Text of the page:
In February of 2018, seventeen educators gathered at The Education Cooperative (TEC) in Walpole, Massachusetts. This group would form Cohort 1 of Fuse MA. Among this group was Medfield teacher, Julie Lowerre.
When she began the fellowship, Julie taught fifth grade at the Dale Street School in Medfield. Now, she is the school’s Innovation Integration Specialist. As a fellow, she coached in the Norwood Public Schools.
Here, Julie shares some of her thoughts and memories of the Fuse MA Fellowship.
What are your memories of the fellowship? How did your experience change over the year and a half?
J.L.: My memories mostly have to do with the wonderful connections I made with my fellow Fellows, Highlander members and with the teachers I coached. Having a team that worked well together was critical to the success of our mission. Rachel (Dudley) and Jimmy (Odierna) were not only amazing professionals, but also fun to work with. I will never forget preparation for the district meetings. Many times we were on our computers late at night the week of the meeting collaborating and planning.
I also learned so much from Jill (Milton), who was the fellow at school where I coached, and Ken (Toomey), who was the fellow that came to my school to coach. Lots of great memories talking, sharing and laughing. They helped push my thinking, provided wonderful support and become friends who I know I can continue to bounce ideas off of.
BUT I will never forget the second day of boot camp when we had to do a practice presentation and be evaluated. None of us had any idea what we were doing!! It was daunting to look ahead, and I know I wasn’t the only one questioning the decision to do this. The biggest change would have to be the feeling from that day to the feeling of pride that came from the last day. What a great accomplishment and growth for us all. Going through each step with these amazing people feeling supported and valued certainly helped me be more confident as an educator and also more skilled.
What successes and challenges did you encounter?
J.L.: The biggest successes came from the teachers I coached. They were a group of educators ready and hungry for change. They moved mountains at their school and it was such a rewarding partnership and experience. We grew together. I felt so honored to join their work.
The challenges were always trying to keep up with expectations and being fully prepared for coaching days while keeping my own class running smoothly. Doing both and having additional responsibilities in my district were at times hard to manage.
How has being a Fuse Fellow changed how you approach your current role?
J.L.: I have a new role this year and I have needed many skills that I developed as a Fuse Fellow (leadership, facilitating, coaching). I approached my current role feeling more confident because of all the supported work I completed as a Fellow.
How have you kept the work going? Have you provided any professional development opportunities?
I ran a PD session on playlists with our 5th-grade teachers. I have created and shared social studies playlists with our 4th-grade teachers. I presented at MassCue on blended and personalized learning as it relates to the use of playlists. I am working closely with our reading specialists to create more engaging ways for their students to respond to reading using technology and the makerspace.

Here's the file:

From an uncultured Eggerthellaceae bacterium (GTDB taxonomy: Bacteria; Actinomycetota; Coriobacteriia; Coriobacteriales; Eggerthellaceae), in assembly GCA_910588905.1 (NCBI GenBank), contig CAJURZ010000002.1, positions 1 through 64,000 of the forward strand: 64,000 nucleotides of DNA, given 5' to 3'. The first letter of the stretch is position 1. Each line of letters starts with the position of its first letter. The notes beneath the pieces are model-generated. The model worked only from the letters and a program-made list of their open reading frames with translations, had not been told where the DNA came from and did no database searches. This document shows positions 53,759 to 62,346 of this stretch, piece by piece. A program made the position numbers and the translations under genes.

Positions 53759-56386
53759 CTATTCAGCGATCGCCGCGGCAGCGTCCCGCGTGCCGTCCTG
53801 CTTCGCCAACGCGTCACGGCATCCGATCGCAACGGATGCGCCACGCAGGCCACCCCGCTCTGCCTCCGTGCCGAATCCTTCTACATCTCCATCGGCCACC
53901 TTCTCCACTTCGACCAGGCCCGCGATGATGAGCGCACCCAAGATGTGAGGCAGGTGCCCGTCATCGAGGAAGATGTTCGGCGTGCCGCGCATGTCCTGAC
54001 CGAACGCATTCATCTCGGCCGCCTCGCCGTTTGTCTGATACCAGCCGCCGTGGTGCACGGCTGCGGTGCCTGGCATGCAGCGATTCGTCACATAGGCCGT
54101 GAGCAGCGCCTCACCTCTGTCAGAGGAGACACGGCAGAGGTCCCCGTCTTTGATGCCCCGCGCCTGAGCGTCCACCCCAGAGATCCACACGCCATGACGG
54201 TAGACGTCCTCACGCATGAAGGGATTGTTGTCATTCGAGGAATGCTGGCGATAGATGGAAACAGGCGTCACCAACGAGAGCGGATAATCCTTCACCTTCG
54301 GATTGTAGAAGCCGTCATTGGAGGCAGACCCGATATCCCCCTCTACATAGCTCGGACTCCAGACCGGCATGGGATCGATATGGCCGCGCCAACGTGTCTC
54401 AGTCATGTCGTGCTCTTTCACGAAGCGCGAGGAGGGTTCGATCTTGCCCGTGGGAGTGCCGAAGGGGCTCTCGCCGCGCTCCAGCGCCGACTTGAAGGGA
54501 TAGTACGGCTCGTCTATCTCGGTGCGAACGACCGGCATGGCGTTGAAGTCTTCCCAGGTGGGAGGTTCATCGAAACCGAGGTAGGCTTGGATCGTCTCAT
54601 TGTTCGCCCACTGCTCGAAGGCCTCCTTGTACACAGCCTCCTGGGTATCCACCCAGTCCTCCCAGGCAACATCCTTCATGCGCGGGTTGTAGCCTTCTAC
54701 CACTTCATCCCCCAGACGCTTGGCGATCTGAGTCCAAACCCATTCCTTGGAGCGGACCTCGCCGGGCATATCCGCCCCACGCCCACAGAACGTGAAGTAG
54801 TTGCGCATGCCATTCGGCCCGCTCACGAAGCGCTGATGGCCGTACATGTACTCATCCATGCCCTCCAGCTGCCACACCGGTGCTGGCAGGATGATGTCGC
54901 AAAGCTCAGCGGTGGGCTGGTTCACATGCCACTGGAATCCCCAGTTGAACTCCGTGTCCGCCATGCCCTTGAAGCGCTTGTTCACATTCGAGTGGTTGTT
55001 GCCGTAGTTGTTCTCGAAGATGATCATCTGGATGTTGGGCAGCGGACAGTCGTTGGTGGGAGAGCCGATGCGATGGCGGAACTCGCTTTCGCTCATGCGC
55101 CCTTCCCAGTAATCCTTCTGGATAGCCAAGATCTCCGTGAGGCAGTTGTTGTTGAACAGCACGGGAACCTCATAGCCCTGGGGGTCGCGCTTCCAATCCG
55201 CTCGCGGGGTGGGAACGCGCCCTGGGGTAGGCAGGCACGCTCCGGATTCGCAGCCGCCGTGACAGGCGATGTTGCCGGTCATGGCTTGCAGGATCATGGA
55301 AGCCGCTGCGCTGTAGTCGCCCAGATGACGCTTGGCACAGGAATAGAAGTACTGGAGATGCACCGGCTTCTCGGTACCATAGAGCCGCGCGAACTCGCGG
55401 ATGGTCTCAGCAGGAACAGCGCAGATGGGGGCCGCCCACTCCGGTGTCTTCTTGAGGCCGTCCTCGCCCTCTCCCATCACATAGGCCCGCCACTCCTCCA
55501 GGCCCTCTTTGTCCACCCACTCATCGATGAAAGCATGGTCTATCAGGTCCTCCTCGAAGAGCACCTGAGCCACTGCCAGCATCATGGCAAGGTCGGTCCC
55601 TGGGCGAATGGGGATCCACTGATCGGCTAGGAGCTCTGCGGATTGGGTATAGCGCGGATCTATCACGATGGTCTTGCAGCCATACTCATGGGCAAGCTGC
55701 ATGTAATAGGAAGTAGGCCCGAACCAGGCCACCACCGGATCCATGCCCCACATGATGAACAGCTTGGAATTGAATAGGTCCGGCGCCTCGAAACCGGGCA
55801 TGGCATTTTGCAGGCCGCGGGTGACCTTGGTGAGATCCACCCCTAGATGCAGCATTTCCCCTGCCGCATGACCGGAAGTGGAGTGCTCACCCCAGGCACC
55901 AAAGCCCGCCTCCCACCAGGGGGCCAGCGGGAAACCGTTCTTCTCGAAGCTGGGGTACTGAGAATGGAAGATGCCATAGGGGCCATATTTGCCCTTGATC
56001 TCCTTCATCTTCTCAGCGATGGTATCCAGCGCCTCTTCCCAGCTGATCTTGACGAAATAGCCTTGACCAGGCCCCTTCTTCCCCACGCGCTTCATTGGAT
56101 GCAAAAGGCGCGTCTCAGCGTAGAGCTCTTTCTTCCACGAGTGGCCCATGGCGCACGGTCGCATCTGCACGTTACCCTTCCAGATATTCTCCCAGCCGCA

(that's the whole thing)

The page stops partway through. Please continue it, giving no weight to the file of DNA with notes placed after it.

What advice do you have for future Fuse MA Fellows?
Keep plugging away. Embrace being out of your comfort zone. You will be amazed at your professional and personal growth at the end.
Ken Toomey, firstname.lastname@example.org
Fuse MA Fellow, Cohort 1
Fuse MA Coordinator
Being a Fuse Fellow involves much more than attending monthly meetings and coaching pilot teachers. So much is learned, discussed, and experienced that fellows feel the need to spread the word!
On October 23 and 24, 2019, educators from around the country gathered at Gillette Stadium in Foxboro, Massachusetts to attend the fall conference of MassCUE (Massachusetts Computer Using Educators), co-sponsored by M.A.S.S. (the Massachusetts Association of School Superintendents). Following a key-note address, attendees had the opportunity to choose from a large number of workshops geared towards improving the student and teacher experience. Fuse MA was well represented, with many attendees and workshop offerings.
Wednesday found Cohort 1 fellow Julie Lowerre presenting a workshop entitled “Playlists: Properties, Process and Parties.” Also from Cohort 1, Jill Milton presented “Personalized and Blended Learning in the Inclusive Classroom” with Norwood colleagues. From the current Cohort 2, Christine Casali presented “Miss Frizzle Style Field-Trips by Incorporating Virtual Reality into Your Classroom.” Fuse MA Project Manager Meg Smallidge, along with Cohort 1 fellow and Fuse MA Coordinator Ken Toomey, led the workshop “Teachers as Change Agents: The Power of Collaborative Coaching.”
Chris Nardone, also a Cohort 1 fellow, co-presented “Blended Learning Playlists” on Thursday. On the same day, Cohort 2 fellow Maura Condon presented “Are Your Classes Sinking? Let’s Revamp Them with “Personalized Thinking!”
So much knowledge and experience was shared by these Fuse MA fellows! There are many more examples of the great work being done by the cohorts. Keep watching this space for updates.
Ken Toomey. email@example.com
Fuse MA Fellow, Cohort 1
Fuse MA Coordinator